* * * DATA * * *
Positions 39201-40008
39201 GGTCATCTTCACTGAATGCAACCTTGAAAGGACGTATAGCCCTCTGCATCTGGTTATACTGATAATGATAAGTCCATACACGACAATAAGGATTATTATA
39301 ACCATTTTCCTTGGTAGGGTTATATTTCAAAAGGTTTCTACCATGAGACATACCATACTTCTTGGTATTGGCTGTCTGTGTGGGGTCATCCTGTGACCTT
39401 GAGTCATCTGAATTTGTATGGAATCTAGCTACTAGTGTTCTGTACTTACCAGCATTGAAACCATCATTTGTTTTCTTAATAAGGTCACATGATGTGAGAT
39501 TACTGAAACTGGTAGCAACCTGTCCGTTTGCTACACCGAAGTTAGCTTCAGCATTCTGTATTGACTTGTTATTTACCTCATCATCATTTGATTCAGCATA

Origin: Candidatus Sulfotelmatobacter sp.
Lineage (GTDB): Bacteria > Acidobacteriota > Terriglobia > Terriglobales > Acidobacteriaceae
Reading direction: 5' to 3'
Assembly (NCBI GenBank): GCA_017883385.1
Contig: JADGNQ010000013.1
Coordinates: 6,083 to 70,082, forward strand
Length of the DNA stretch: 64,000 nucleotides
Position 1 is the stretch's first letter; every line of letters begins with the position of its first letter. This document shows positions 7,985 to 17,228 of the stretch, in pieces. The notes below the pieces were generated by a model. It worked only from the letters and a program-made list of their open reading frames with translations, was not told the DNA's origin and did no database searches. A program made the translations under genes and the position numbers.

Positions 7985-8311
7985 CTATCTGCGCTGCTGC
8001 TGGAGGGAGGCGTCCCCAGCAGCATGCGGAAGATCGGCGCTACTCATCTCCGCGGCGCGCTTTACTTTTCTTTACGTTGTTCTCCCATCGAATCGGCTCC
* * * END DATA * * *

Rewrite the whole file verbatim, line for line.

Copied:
Positions 39201-40008
39201 GGTCATCTTCACTGAATGCAACCTTGAAAGGACGTATAGCCCTCTGCATCTGGTTATACTGATAATGATAAGTCCATACACGACAATAAGGATTATTATA
39301 ACCATTTTCCTTGGTAGGGTTATATTTCAAAAGGTTTCTACCATGAGACATACCATACTTCTTGGTATTGGCTGTCTGTGTGGGGTCATCCTGTGACCTT
39401 GAGTCATCTGAATTTGTATGGAATCTAGCTACTAGTGTTCTGTACTTACCAGCATTGAAACCATCATTTGTTTTCTTAATAAGGTCACATGATGTGAGAT
39501 TACTGAAACTGGTAGCAACCTGTCCGTTTGCTACACCGAAGTTAGCTTCAGCATTCTGTATTGACTTGTTATTTACCTCATCATCATTTGATTCAGCATA

Origin: Candidatus Sulfotelmatobacter sp.
Lineage (GTDB): Bacteria > Acidobacteriota > Terriglobia > Terriglobales > Acidobacteriaceae
Reading direction: 5' to 3'
Assembly (NCBI GenBank): GCA_017883385.1
Contig: JADGNQ010000013.1
Coordinates: 6,083 to 70,082, forward strand
Length of the DNA stretch: 64,000 nucleotides
Position 1 is the stretch's first letter; every line of letters begins with the position of its first letter. This document shows positions 7,985 to 17,228 of the stretch, in pieces. The notes below the pieces were generated by a model. It worked only from the letters and a program-made list of their open reading frames with translations, was not told the DNA's origin and did no database searches. A program made the translations under genes and the position numbers.

Positions 7985-8311
7985 CTATCTGCGCTGCTGC
8001 TGGAGGGAGGCGTCCCCAGCAGCATGCGGAAGATCGGCGCTACTCATCTCCGCGGCGCGCTTTACTTTTCTTTACGTTGTTCTCCCATCGAATCGGCTCC